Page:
Illustration: Hannah Anderson/The Olaf Messenger
If you’ve been out and about at 9:30 p.m. these past several Thursdays, you may have encountered me and my comrades traipsing about campus looking for a good spot to catch up on that day’s episode of the Max TV show “Our Flag Means Death.”
If you’re unfamiliar with the show, allow me to give you a brief rundown: “Our Flag Means Death” is a romantic comedy set in the “Golden Age of Piracy.” Starring Rhys Darby and Taika Waititi, the show starts out following former aristocratic Stede Bonnet (Darcy), who has fled his home to pursue his dream of being a pirate captain. Things do not go as planned, and following several misfortunes, Bonnet is introduced to a rival crew led by the infamous Blackbeard (Waititi). Over the course of the first season, Bonnet finds his sea legs, faces his personal demons, and learns important skills with the aid of his fellow pirate captain, until the looming threat of Britain forces the two apart.
The recent second season picks up where the first left off: Blackbeard’s crew, including members stolen from Bonnet’s, are roaming the seas under the command of their heartbroken and vengeful captain. Bonnet and his remaining crew, shipless after the events of the first season, are stranded, working to rescue their kidnapped crewmates and maybe even reunite the pining Bonnet with his love.
Overall, this second season had many strong elements. The writers set up interesting new storylines for the season, while also following up on the threads left over from season one. A particularly well-done instance of this is the willingness to explore the negative consequences of the first season — the show didn’t shy away from delving into both interpersonal and mental health issues that had been hinted at previously, refusing to brush important conflicts under the rug for the sake of getting its leads back together faster.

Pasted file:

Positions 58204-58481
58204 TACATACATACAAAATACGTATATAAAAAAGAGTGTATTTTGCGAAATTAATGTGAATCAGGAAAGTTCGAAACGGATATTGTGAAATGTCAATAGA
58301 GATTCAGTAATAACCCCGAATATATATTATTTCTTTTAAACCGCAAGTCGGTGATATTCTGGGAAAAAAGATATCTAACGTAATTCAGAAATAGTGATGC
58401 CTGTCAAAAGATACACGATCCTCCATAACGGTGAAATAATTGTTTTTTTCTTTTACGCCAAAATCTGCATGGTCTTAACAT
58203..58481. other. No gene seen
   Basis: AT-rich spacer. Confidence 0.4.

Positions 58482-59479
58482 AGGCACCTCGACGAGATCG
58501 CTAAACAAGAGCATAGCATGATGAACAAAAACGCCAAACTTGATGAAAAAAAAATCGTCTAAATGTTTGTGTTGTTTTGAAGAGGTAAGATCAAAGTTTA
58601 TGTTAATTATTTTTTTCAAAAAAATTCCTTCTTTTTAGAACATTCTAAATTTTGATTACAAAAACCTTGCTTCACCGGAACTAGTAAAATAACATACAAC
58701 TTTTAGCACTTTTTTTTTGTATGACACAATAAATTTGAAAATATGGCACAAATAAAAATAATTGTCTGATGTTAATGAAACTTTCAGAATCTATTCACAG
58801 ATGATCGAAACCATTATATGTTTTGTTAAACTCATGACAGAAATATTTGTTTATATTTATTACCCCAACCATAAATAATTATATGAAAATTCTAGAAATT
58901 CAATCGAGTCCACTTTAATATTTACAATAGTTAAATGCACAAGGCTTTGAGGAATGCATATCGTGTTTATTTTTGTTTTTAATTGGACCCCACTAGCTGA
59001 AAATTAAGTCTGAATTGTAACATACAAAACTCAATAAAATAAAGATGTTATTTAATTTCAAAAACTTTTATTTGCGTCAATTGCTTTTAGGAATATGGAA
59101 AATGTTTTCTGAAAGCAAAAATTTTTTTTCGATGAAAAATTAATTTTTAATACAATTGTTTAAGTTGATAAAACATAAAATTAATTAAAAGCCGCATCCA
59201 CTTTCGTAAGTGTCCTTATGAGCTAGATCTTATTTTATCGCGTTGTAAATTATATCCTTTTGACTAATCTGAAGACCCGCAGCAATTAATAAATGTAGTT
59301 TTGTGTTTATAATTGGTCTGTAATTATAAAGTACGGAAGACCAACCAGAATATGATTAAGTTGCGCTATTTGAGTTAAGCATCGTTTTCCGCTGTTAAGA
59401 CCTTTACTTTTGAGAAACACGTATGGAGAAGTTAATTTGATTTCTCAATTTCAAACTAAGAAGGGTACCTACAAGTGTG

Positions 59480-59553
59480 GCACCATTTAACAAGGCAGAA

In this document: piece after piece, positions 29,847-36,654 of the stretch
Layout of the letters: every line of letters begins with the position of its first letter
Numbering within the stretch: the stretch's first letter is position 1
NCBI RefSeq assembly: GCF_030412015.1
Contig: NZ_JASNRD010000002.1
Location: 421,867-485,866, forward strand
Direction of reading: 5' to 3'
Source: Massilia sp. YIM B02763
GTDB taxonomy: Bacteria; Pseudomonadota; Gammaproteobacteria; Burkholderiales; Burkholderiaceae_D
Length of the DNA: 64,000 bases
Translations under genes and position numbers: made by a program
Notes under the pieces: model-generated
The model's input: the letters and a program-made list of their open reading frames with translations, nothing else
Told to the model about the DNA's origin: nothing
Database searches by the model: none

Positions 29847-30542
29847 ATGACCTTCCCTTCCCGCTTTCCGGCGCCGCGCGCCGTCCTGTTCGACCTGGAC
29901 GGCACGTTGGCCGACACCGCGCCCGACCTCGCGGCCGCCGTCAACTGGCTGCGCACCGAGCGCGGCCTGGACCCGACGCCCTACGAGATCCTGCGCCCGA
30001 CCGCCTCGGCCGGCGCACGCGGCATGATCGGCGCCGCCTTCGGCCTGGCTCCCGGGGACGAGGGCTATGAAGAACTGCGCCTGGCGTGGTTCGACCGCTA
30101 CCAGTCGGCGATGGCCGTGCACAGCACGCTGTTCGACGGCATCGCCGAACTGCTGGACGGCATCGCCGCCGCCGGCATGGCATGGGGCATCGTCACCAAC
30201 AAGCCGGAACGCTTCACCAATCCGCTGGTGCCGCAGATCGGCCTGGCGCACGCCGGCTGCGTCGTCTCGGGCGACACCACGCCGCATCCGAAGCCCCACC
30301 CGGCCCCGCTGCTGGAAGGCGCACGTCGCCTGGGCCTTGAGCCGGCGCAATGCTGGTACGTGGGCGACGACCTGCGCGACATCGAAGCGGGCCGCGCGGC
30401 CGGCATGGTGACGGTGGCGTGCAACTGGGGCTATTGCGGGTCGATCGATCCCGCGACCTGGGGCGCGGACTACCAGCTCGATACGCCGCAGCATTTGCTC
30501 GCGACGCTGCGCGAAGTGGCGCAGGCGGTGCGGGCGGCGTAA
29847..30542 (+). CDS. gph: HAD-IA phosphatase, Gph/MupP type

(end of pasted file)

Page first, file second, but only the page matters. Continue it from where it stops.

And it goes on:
In addition to these themes and plotlines, the show has had an emphasis on queer expression and defiance of the cisheteronormative bounds of life under a colonialist empire throughout its run. The second season only heightens this theme as characters get the chance to explore theselves, with a celebration of queer culture that moved me to tears.
The second season also brought in several new characters, including a quite entertaining, nosy villain, while rectifying its past issue of having very few female leads. In accordance with its habit of throwing historical timelines out the window, the show introduced viewers to 1770s Chinese pirate queen Zheng Yi Sao in a powerful fleet-commanding role, as well as such notable figures as pirates Anne Bonny and Mary Read.
Unfortunately, the show did face one significant issue this season: time. With Max cutting costs by reducing the number of episodes from 10 down to eight and strictly enforcing a 30-minute limit, aspects of the season — particularly the final episode — ended up rushed, with little room for viewers to catch their breath between rapid-fire plot points and resolutions. This limit also pushed aside one of my favorite parts of the first season — screen time spent learning about Bonnet and Blackbeard’s crews and their ongoing relationships and hijinks.
However, overall, I greatly enjoyed this season, and hope that Max sees the value of renewing for a third — hopefully, with more episodes.